First Low Emissions Technology Statement – 2020. History shows that we solve hard problems through enterprise and innovation. The Newcomen steam engine, the Haber-Bosch process and the agricultural Green Revolution are all examples of overcoming great challenges through technological progress.
The global race to reduce emissions will be no exception.
That’s why the Government’s emissions reduction strategy is focussed on technology not taxes.
The Technology Investment Roadmap is first and foremost a research and development strategy.
Existing, proven technologies like coal, gas, solar and wind will play important roles in Australia’s energy future, but are not the focus of the Roadmap. The Government will continue to invest in mature technologies where there is a clear market failure, like a shortage of dispatchable generation, or where these investments secure jobs in key industries.
But the Roadmap recognises that widespread deployment is primarily driven by the private sector, with a targeted role for public investment.
The Government’s efforts will focus on new and emerging technologies with the potential for transformational economic and emissions outcomes, in Australia and globally.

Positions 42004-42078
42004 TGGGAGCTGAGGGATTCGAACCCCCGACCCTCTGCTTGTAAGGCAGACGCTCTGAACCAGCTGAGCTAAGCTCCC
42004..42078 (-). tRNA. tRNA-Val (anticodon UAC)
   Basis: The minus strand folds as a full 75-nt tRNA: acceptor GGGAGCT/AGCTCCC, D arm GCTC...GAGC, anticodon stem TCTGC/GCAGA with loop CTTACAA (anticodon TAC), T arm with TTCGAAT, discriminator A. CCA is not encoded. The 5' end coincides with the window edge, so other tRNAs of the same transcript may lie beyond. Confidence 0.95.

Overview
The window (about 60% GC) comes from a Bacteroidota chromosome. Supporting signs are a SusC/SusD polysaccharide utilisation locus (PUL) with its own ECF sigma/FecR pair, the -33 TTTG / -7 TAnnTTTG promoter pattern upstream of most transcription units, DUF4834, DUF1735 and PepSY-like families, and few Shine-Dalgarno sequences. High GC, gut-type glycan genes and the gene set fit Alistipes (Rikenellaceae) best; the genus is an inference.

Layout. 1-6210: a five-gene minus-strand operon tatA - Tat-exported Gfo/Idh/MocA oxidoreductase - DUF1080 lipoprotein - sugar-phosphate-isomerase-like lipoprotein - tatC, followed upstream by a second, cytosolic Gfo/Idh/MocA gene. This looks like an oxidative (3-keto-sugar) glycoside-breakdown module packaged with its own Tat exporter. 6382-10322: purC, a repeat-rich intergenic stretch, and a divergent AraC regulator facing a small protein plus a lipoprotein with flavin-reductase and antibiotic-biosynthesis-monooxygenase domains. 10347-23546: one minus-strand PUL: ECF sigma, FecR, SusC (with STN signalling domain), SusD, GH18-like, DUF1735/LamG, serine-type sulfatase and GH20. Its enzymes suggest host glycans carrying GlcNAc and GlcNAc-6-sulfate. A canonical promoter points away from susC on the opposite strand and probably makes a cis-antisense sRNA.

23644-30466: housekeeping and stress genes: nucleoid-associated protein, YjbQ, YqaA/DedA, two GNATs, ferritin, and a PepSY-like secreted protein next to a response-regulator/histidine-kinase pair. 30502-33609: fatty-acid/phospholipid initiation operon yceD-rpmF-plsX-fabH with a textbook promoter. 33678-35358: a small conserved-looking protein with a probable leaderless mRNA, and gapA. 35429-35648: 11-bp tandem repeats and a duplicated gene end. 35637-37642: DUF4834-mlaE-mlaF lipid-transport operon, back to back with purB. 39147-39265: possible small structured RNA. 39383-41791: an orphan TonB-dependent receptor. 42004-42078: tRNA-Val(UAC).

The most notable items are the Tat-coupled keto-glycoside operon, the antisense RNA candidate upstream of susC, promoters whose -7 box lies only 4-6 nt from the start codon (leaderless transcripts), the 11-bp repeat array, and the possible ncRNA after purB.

Amara’s law dictates that we tend to overestimate the impact of technology in the short term, yet underestimate it in the long run. That is why the Government will refine its approach over time through future Low Emissions Technology Statements.
These will be tabled in Parliament each year, detailing the impact of our investments and our progress towards clearly-defined priority technology stretch goals.
Getting these technologies right will create jobs, and preserve and expand our energy-intensive export industries. We will beat our 2030 emissions reduction target, with a platform for future emissions reductions beyond the next decade.
Read the full report here.